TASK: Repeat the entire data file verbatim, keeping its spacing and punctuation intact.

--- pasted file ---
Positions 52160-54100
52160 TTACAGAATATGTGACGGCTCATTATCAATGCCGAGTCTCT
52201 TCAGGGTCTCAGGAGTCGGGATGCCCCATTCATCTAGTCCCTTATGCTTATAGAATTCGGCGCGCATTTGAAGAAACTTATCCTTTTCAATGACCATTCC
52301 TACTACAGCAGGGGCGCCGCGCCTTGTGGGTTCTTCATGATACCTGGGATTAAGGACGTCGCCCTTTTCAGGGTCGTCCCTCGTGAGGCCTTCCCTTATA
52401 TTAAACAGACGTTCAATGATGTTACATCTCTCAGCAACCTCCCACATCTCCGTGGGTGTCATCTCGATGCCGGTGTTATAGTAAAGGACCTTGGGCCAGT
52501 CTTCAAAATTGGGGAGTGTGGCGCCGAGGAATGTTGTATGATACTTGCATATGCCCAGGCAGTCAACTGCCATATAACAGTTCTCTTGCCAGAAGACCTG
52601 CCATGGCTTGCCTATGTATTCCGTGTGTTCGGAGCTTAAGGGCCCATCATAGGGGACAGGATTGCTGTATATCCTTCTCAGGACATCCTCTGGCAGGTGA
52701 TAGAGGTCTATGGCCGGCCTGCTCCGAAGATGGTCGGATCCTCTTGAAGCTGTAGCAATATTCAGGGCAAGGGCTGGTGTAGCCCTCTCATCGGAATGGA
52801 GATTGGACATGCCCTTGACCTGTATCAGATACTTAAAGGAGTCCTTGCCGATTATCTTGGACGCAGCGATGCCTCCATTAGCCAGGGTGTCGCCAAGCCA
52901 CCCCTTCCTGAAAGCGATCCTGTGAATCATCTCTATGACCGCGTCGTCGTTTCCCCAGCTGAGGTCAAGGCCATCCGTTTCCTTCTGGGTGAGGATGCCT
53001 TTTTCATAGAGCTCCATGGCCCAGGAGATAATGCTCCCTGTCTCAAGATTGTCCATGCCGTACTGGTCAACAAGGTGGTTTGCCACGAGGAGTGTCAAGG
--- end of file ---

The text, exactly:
Positions 52160-54100
52160 TTACAGAATATGTGACGGCTCATTATCAATGCCGAGTCTCT
52201 TCAGGGTCTCAGGAGTCGGGATGCCCCATTCATCTAGTCCCTTATGCTTATAGAATTCGGCGCGCATTTGAAGAAACTTATCCTTTTCAATGACCATTCC
52301 TACTACAGCAGGGGCGCCGCGCCTTGTGGGTTCTTCATGATACCTGGGATTAAGGACGTCGCCCTTTTCAGGGTCGTCCCTCGTGAGGCCTTCCCTTATA
52401 TTAAACAGACGTTCAATGATGTTACATCTCTCAGCAACCTCCCACATCTCCGTGGGTGTCATCTCGATGCCGGTGTTATAGTAAAGGACCTTGGGCCAGT
52501 CTTCAAAATTGGGGAGTGTGGCGCCGAGGAATGTTGTATGATACTTGCATATGCCCAGGCAGTCAACTGCCATATAACAGTTCTCTTGCCAGAAGACCTG
52601 CCATGGCTTGCCTATGTATTCCGTGTGTTCGGAGCTTAAGGGCCCATCATAGGGGACAGGATTGCTGTATATCCTTCTCAGGACATCCTCTGGCAGGTGA
52701 TAGAGGTCTATGGCCGGCCTGCTCCGAAGATGGTCGGATCCTCTTGAAGCTGTAGCAATATTCAGGGCAAGGGCTGGTGTAGCCCTCTCATCGGAATGGA
52801 GATTGGACATGCCCTTGACCTGTATCAGATACTTAAAGGAGTCCTTGCCGATTATCTTGGACGCAGCGATGCCTCCATTAGCCAGGGTGTCGCCAAGCCA
52901 CCCCTTCCTGAAAGCGATCCTGTGAATCATCTCTATGACCGCGTCGTCGTTTCCCCAGCTGAGGTCAAGGCCATCCGTTTCCTTCTGGGTGAGGATGCCT
53001 TTTTCATAGAGCTCCATGGCCCAGGAGATAATGCTCCCTGTCTCAAGATTGTCCATGCCGTACTGGTCAACAAGGTGGTTTGCCACGAGGAGTGTCAAGG